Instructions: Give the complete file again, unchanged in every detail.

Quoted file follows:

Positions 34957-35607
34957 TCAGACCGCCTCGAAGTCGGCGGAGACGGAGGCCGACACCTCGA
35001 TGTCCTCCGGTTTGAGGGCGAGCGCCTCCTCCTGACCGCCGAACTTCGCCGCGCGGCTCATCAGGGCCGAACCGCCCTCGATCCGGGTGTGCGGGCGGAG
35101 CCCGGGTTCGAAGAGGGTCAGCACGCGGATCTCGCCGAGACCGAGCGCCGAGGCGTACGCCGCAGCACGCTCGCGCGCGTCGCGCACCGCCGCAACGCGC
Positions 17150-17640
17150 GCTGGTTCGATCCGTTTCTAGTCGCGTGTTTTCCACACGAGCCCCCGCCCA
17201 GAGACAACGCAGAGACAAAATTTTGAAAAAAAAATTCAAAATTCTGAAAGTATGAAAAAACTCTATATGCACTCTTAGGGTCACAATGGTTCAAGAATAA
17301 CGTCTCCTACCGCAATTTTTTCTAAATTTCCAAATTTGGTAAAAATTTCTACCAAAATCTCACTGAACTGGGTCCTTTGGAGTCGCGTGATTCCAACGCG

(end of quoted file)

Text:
Positions 34957-35607
34957 TCAGACCGCCTCGAAGTCGGCGGAGACGGAGGCCGACACCTCGA
35001 TGTCCTCCGGTTTGAGGGCGAGCGCCTCCTCCTGACCGCCGAACTTCGCCGCGCGGCTCATCAGGGCCGAACCGCCCTCGATCCGGGTGTGCGGGCGGAG
35101 CCCGGGTTCGAAGAGGGTCAGCACGCGGATCTCGCCGAGACCGAGCGCCGAGGCGTACGCCGCAGCACGCTCGCGCGCGTCGCGCACCGCCGCAACGCGC
Positions 17150-17640
17150 GCTGGTTCGATCCGTTTCTAGTCGCGTGTTTTCCACACGAGCCCCCGCCCA
17201 GAGACAACGCAGAGACAAAATTTTGAAAAAAAAATTCAAAATTCTGAAAGTATGAAAAAACTCTATATGCACTCTTAGGGTCACAATGGTTCAAGAATAA
17301 CGTCTCCTACCGCAATTTTTTCTAAATTTCCAAATTTGGTAAAAATTTCTACCAAAATCTCACTGAACTGGGTCCTTTGGAGTCGCGTGATTCCAACGCG